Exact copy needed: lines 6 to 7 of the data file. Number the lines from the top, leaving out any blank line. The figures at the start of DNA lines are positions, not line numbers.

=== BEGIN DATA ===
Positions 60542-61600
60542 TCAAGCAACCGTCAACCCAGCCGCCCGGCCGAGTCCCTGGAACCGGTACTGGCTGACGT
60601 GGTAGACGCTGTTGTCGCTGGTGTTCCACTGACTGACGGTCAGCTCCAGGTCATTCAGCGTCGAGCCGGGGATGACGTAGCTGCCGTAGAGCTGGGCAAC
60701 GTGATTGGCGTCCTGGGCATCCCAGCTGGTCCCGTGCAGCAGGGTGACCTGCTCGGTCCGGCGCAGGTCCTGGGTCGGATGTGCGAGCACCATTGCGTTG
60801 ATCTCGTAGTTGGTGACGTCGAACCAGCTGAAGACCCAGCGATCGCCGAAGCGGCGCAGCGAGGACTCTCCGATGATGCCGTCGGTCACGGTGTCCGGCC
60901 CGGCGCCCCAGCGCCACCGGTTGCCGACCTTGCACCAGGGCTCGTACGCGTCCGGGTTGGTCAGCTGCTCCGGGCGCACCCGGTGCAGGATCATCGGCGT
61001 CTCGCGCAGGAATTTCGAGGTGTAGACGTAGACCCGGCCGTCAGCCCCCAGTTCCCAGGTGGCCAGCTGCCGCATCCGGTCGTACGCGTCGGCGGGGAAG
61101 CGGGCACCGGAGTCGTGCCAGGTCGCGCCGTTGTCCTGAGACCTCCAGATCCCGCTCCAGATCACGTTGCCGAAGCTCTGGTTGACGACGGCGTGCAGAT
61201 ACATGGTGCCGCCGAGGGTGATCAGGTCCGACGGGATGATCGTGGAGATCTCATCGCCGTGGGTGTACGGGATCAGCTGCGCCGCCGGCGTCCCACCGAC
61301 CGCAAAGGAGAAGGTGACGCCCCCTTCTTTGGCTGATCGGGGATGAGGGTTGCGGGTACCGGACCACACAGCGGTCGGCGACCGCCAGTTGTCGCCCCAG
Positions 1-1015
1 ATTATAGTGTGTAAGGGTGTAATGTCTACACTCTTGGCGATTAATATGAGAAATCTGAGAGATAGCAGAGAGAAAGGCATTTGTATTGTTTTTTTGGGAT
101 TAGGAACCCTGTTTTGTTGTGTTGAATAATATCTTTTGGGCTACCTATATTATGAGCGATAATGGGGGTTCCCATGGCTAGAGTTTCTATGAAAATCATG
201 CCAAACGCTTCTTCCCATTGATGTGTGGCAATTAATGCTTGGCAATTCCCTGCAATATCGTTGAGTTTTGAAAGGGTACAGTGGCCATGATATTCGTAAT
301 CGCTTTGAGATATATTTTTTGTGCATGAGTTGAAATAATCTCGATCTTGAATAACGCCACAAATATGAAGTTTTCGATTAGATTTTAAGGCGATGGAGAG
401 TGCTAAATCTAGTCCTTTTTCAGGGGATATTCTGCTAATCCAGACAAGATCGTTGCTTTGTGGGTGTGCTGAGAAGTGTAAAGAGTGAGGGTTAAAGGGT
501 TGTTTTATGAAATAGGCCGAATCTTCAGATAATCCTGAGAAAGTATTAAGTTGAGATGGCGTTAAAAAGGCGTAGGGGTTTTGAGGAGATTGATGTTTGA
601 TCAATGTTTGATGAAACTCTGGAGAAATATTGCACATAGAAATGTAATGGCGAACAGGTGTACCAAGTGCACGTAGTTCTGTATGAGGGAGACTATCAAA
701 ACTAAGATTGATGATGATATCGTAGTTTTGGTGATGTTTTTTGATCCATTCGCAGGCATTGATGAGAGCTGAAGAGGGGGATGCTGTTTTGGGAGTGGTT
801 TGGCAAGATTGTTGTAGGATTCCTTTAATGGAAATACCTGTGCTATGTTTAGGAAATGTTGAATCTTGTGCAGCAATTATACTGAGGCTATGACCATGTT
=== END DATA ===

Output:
60901 CGGCGCCCCAGCGCCACCGGTTGCCGACCTTGCACCAGGGCTCGTACGCGTCCGGGTTGGTCAGCTGCTCCGGGCGCACCCGGTGCAGGATCATCGGCGT
61001 CTCGCGCAGGAATTTCGAGGTGTAGACGTAGACCCGGCCGTCAGCCCCCAGTTCCCAGGTGGCCAGCTGCCGCATCCGGTCGTACGCGTCGGCGGGGAAG